[0031] The material is any suitable material capable of forming the untreated component 101. In one embodiment, the three-dimensional printing process includes melting an atomized powder. In a further embodiment, the atomized powder is any suitable material, including, but not limited to, a metal, a metal alloy including steel, a stainless steel, a nickel based superalloy, a cobalt based superalloy, a metallic, a ceramic or a combination thereof. In another embodiment, the atomized powder is any suitable material, including, but not limited to, a stainless steel, a tool steel, nickel, cobalt, chrome, titanium, aluminum or a combination thereof. In one embodiment, the atomized powder is CoCrMo. In another embodiment, the atomized powder has a composition, by weight, of: about 10% nickel, about 29% chromium, about 7% tungsten, about 1% iron, about 0.25% carbon, about 0.01% boron, and balance cobalt (e.g. FSX414); about 0.015% boron, about 0.05% to about 0.15% carbon, about 20% to about 24% chromium, about 3% iron, about 0.02% to about 0.12% lanthium, about 1.25% manganese, about 20% to about 24% nickel, about 0.2% to about 0.5% silicon, about 13% to about 15% tungsten, and balance cobalt (e.g. HAYNES.RTM. 188); about 22.5% to about 24.25% chromium, up to about 0.3% titanium (e.g., about 0.15% to about 0.3% titanium), about 6.5% to about 7.5% tungsten, about 9% to about 11% nickel, about 3% to about 4% tantalum, up to about 0.65% carbon (e.g., about 0.55% to about 0.65% carbon), about 2% to about 3% boron (e.g., about 2% to about 3% boron), about 1.3% iron, up to about 0.4% silicon, up to about 0.1% manganese, up to about 0.02% sulfur, and balance cobalt (e.g. MarM509); about 0.05% carbon, about 20% nickel, about 20% chromium, about 0.1% zirconium, about 7.5% tantalum, and balance cobalt (e.g. MarM918); about 6.6% to about 7.0% chromium, about 11.45% to about 12.05% cobalt, about 5.94% to about 6.30% aluminum, about 0.02% titanium, about 4.70% to about 5.10% tungsten, about 1.3% to about 1.7% molybdenum, about 2.6% to about 3.0% rhenium, about 6.20% to about 6.50% tantalum, about 1.3% to about 1.7% hafnium, about 0.10% to about 0.14% carbon, about 0.0035% manganese, about 0.03% zirconium, about 0.01% to about 0.02% boron, about 0.2% iron, about 0.06% silicon, about 0.1% potassium, about 0.004% sulfur, about 0.1% niobium, and balance nickel (e.g. Rene 142); about 13.70% to about 14.30% chromium, about 9% to about 10% cobalt, about 3.2% aluminum, about 4.8% to about 5.20% titanium, about 3.7% to about 4.3% tungsten, about 0.1% rhenium, up to about 4.3% rhenium and tungsten combined, about 0.5% tantalum, about 0.1% hafnium, about 0.15% to about 0.19% carbon, about 0.15% palladium, about 0.3% platinum, about 0.01% magnesium, about 0.02% to about 0.1% zirconium, about 0.01% to about 0.02% boron, about 0.35% iron, about 0.1% silicon, about 0.1% manganese, about 0.015% phosphorus, about 0.0075% sulfur, about 0.1% niobium, and balance nickel (e.g. Rene 80); about 0.08 to about 0.12% carbon, about 22.2 to about 22.8% chromium, about 0.10% manganese, about 0.25% silicon, about 18.5 to about 19.5% cobalt, about 1.8 to about 2.2% tungsten, about 2.3% titanium, about 1.2% aluminum, about 1.0% tantalum, about 0.8% niobium, about 0.05% zirconium, about 0.008% boron, and balance nickel (e.g. GTD-222.RTM., available from General Electric Company); about 20% chromium, about 10% cobalt, about 8.5% molybdenum, up to about 2.5% titanium, about 1.5% aluminum, up to about 1.5% iron, up to about 0.3% manganese, up to about 0.15% silicon, about 0.06% carbon, about 0.005% boron, and balance nickel (e.g. HAYNES.RTM. 282); about 20% to about 24% chromium, about 10% to about 15% cobalt, about 8% to about 10% molybdenum, about 0.8% to about 1.5% aluminum, about 0.05% to about 0.15% carbon, about 3.0% iron, about 1.0% manganese, about 0.015% silicon, about 0.015% sulfur, about 0.6% titanium, about 0.5% copper, about 0.006% boron, and balance nickel (e.g. IN617); about 5% iron, about 20% to about 23% chromium, up to about 0.5% silicon, about 8% to about 10% molybdenum, up to about 0.5% manganese, up to about 0.1% carbon, and balance nickel (e.g. IN625); or about 50% to about 55% nickel and cobalt combined, about 17% to about 21% chromium, about 4.75% to about 5.50% columbium and tantalum combined, about 0.08% carbon, about 0.35% manganese, about 0.35% silicon, about 0.015% phosphorus, about 0.015% sulfur, about 1.0% cobalt, about 0.35% to 0.80% aluminum, about 2.80% to about 3.30% molybdenum, about 0.65% to about 1.15% titanium, about 0.001% to about 0.006% boron, about 0.15% copper, and balance of iron (e.g. IN718).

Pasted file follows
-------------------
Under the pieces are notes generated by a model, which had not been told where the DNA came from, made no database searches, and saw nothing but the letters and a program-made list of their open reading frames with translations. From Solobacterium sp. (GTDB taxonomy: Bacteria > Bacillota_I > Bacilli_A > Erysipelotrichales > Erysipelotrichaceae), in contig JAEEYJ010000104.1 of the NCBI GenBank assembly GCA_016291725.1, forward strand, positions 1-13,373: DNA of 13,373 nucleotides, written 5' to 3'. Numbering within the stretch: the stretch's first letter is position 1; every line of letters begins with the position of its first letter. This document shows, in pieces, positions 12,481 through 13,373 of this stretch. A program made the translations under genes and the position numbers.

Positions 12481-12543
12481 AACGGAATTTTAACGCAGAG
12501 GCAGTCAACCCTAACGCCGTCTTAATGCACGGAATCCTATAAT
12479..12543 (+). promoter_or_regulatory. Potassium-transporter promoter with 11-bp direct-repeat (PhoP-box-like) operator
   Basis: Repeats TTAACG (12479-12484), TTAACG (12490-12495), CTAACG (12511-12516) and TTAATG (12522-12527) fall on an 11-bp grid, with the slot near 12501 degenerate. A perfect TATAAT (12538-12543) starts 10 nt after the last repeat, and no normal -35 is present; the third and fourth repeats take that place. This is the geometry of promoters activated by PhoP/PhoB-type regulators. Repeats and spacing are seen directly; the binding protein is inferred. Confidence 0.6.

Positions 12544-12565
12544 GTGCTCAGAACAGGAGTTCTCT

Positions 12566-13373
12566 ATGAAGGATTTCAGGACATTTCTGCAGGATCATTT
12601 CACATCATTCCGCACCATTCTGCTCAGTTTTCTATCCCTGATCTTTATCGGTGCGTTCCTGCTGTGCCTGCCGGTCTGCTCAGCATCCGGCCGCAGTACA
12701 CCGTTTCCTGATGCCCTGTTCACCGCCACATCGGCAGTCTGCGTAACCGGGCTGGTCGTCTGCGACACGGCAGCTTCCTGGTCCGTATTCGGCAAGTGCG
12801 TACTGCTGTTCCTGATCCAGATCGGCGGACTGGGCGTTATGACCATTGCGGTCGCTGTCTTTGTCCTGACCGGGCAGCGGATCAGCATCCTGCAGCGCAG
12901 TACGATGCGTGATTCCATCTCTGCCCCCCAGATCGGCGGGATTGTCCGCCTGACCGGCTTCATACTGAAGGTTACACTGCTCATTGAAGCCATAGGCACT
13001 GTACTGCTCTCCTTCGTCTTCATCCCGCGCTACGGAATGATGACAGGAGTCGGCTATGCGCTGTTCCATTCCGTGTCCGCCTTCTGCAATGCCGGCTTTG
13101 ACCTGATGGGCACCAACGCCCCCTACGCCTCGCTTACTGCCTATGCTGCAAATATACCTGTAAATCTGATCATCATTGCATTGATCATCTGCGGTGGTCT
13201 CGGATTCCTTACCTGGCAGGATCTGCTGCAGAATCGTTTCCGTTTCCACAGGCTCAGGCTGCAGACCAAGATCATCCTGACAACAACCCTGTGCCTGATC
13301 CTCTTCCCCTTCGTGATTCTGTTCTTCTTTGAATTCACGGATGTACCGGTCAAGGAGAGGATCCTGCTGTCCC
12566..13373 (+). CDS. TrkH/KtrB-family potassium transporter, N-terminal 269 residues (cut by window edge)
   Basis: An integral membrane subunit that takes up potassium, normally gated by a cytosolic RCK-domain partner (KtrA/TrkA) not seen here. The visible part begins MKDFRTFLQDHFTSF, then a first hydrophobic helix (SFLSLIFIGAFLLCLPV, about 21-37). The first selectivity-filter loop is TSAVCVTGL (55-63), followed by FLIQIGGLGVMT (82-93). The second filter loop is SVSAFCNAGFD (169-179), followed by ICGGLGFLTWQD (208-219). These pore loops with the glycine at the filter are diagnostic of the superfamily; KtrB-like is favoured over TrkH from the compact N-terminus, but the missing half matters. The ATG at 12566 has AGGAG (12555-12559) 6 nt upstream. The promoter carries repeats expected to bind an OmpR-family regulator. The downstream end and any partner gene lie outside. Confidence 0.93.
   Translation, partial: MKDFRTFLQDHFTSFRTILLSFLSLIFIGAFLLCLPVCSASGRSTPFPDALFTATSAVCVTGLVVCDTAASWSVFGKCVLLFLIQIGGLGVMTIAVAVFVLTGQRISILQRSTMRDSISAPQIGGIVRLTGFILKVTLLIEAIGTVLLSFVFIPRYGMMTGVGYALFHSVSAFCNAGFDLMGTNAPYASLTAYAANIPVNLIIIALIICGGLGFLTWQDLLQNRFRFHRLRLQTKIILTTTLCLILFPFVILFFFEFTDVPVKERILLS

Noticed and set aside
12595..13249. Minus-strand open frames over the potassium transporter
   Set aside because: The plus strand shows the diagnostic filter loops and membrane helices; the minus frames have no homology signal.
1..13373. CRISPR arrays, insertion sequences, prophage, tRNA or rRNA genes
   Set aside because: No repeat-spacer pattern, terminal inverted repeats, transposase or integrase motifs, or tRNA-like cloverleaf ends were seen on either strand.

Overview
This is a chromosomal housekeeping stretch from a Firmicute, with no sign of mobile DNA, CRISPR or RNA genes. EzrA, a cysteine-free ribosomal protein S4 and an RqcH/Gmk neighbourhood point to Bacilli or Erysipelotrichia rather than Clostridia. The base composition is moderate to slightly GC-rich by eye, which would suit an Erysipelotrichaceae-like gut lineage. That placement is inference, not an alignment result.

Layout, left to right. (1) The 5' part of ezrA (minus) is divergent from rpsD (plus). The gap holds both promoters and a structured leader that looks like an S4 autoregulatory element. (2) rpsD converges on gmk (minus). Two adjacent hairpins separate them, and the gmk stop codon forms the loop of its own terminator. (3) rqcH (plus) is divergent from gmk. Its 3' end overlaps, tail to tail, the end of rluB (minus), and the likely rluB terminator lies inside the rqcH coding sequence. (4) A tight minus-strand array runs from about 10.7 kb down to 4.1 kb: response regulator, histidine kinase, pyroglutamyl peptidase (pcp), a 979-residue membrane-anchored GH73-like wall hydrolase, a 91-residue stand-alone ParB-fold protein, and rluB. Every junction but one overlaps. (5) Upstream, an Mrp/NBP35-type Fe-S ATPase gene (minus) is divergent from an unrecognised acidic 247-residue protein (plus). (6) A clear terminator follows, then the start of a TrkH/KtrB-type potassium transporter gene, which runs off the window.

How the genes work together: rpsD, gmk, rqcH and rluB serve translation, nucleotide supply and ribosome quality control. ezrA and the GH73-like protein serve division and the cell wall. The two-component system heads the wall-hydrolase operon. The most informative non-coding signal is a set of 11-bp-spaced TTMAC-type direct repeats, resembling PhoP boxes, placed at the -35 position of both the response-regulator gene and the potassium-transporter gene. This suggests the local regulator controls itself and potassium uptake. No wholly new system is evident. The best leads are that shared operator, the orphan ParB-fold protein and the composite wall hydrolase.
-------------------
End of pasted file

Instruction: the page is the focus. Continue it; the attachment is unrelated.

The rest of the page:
[0032] A treated component 103 formed by a three-dimensional printing process is provided. In one embodiment, the treated component 103 formed by a three-dimensional printing process includes an arrangement 107 formed by the three-dimensional printing process, wherein the arrangement 107 has been subjected to treating, step 104, to increase creep strength.

[0033] While the invention has been described with reference to a preferred embodiment, it will be understood by those skilled in the art that various changes may be made and equivalents may be substituted for elements thereof without departing from the scope of the invention. In addition, many modifications may be made to adapt a particular situation or material to the teachings of the invention without departing from the essential scope thereof. Therefore, it is intended that the invention not be limited to the particular embodiment disclosed as the best mode contemplated for carrying out this invention, but that the invention will include all embodiments falling within the scope of the appended claims.